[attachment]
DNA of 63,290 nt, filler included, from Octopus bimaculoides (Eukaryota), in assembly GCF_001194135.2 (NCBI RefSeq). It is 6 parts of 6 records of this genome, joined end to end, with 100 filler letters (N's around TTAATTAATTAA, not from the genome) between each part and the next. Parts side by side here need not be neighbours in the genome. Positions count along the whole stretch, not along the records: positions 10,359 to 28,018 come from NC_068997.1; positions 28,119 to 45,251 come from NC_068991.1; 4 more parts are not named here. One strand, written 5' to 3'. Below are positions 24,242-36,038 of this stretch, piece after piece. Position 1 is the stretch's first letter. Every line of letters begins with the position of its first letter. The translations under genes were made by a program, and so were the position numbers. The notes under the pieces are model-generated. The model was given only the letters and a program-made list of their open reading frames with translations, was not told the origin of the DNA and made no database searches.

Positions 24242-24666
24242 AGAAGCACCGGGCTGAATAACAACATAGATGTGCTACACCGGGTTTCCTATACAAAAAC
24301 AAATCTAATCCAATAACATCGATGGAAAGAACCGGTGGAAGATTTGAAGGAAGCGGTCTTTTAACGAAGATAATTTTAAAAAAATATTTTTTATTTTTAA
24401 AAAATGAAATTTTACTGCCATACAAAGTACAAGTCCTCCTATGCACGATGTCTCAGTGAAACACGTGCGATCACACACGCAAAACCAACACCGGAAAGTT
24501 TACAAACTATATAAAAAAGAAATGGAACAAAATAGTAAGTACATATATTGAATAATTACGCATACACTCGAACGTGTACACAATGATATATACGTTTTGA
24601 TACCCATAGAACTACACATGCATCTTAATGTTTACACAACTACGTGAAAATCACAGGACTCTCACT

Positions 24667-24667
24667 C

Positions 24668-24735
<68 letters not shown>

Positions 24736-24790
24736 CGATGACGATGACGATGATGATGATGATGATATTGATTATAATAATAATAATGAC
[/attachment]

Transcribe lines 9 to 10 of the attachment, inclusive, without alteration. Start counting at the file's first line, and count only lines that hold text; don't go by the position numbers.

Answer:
24667 C

Positions 24668-24735